Youth Talk

Published on 19 March 2012 in Essays

The National Dialogue Conference will take place by the end of March, according to the GCC Initiative and its implementation mechanism. What topics would you most like to be discussed and highlighted during this conference?

Khalid Al-Karimi, 23

The security situation ranks first in terms of urgency. Security is the key to multiple political and economic feats. Operative resolutions to restructure the military and security forces can help defuse the ongoing tensions.

In fact, this matter cries out for sagacity due to its intense gravity. Consequently, the success of the military restructuring process may result in the evacuation of the squares which is a sought-after achievement.

Additionally, we want to hear from the Houthi insurgents. What do they aspire to do in Yemen? Do they have specific demands? What are they? The southern issue is also worth highlighting. It is of great weight, and it must be seriously addressed.

These are the crucial topics and national dialogue stakeholders ought to end up with actions, not just rhetoric. There are still many ills that plague the country like the electricity outage, the soaring unemployment rate, etc. However, these troubles will be resolved once Yemen is free of the insecurity sparked by the northern insurgents and southern separatists.

Adnan Almuhana, 27

I think that the restructuring of the army and the economic challenges are the most important topics to be put on the table at the national dialogue.

Jamal Abdu Yousef Al-Hattami, 24

According to my own perspective, I think the first topic that must be taken into consideration in the conference according to the GCC Initiative is the issue of the south. There is a real threat to the unity of Yemen. The people there feel that they are marginalized.

There are voices being raised calling for the division of Yemen again. I hope that this issue will get solved before anything else.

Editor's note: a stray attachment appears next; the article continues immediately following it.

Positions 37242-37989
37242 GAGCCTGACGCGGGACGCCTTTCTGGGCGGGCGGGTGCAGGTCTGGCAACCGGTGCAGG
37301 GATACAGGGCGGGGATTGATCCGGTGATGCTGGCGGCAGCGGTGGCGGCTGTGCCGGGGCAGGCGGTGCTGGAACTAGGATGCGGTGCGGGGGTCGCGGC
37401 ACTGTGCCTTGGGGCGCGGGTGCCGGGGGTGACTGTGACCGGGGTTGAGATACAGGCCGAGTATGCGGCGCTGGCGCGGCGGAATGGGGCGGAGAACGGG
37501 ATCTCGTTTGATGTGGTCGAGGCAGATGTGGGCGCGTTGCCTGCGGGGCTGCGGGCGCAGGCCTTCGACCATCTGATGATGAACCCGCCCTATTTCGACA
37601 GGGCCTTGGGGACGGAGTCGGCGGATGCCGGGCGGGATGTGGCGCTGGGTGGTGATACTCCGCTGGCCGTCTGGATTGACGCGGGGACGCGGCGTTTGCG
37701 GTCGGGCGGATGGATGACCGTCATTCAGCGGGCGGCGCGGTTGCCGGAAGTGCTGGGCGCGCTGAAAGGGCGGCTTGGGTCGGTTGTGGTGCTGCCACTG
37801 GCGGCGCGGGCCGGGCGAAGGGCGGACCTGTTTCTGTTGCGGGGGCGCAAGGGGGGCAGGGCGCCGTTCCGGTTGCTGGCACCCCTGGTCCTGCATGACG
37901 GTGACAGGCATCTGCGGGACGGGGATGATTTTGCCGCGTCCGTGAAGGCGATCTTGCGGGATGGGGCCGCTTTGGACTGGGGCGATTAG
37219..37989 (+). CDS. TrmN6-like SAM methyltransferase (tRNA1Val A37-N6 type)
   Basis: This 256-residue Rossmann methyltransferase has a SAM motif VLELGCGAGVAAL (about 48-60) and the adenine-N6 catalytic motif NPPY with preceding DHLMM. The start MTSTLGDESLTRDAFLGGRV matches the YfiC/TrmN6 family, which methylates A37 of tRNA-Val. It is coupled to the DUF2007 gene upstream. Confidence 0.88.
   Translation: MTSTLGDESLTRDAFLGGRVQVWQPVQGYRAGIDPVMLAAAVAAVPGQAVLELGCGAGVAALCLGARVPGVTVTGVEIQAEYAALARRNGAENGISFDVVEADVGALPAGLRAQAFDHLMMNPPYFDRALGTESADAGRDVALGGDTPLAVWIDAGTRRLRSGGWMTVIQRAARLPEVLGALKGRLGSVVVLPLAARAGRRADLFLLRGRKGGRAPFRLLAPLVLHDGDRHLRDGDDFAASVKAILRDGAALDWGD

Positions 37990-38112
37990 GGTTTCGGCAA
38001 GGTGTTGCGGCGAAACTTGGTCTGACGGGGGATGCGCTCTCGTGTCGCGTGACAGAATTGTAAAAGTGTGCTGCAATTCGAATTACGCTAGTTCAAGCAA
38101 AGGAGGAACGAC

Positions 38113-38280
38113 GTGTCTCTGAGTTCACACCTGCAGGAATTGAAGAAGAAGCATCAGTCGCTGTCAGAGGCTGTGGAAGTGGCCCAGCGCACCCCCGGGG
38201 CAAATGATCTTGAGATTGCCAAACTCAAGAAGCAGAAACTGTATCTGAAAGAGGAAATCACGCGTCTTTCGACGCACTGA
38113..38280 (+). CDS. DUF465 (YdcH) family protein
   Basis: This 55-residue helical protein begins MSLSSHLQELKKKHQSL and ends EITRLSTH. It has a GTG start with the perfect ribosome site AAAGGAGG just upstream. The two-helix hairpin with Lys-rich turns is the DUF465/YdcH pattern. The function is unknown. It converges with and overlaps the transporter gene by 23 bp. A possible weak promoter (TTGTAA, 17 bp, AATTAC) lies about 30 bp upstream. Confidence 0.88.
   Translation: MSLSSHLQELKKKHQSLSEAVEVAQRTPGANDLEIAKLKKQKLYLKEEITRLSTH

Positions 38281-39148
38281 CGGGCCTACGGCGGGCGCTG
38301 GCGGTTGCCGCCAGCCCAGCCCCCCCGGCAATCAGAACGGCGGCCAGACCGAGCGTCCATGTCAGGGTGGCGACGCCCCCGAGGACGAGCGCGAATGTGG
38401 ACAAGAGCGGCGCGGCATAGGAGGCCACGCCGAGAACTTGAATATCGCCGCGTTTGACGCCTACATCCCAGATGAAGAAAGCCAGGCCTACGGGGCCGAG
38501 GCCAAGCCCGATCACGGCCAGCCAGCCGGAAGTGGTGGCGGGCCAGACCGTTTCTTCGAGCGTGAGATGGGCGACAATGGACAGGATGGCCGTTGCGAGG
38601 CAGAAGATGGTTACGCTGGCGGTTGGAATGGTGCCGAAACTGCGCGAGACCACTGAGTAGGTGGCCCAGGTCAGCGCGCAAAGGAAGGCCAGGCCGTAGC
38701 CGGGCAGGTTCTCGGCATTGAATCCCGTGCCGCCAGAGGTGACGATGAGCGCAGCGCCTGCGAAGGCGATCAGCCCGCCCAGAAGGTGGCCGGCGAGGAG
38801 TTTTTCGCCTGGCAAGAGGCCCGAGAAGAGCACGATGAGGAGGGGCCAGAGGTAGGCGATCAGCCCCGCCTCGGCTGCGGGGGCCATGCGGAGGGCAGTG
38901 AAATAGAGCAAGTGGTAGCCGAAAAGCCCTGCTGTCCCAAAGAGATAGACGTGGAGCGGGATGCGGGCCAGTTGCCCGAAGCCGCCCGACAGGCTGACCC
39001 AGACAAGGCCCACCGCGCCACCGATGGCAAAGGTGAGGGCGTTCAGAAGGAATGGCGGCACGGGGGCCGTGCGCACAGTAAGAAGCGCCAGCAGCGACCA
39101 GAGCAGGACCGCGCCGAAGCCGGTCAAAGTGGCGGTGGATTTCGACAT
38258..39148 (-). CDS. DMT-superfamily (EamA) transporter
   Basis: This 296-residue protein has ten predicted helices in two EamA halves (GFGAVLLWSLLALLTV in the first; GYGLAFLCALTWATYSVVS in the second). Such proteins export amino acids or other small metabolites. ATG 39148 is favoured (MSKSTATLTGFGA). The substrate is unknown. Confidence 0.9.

Abdullah Al-Zoureki, 26, final year student

First of all they must decide what will be the shape of this new government. Will it be federal, parliamentary, or presidential rule! Then, restructuring the army would be the second topic they must talk about, and this step cannot be taken without the engagement of Al-Herak and the Houthis.

So how is it going to be? How is the new constitution to be formed and who will do it? Is it by the Committee on the Constitution? I think this issue is a sensitive one because it’s all about the country’s future.

Hussein Al-Hakimi

The conference must talk about the role of women. My point of view wants the recognition of the great national struggle by Yemeni women and their appreciated participation in the revolution and their contribution to public life politically, economically, socially, and culturally.

Women must be fairly represented in the institutions of political decision making. The coming government must widely expand women’s opportunities in a real partnership to establish a “civil” modern democratic state.

Maha Nagi, graduate

I think this conference should address the topics of health and education in particular. They should start mainly with these two points as our country is failing in these two areas.

The people are suffering from the deprivation of these basic services that can improve our people lives. And then issues like restructuring of the army and the amendment of the constitution. I hope they will not forget to prosecute those who led our country to corruption.

Next week’s question: 

The Friends of Yemen Conference is scheduled to be held in Al-Riyadh next month to financially help Yemen get over its challenges. Do you think this donors’ conference will be successful, or a failure like the 2006 conference in London? Why?

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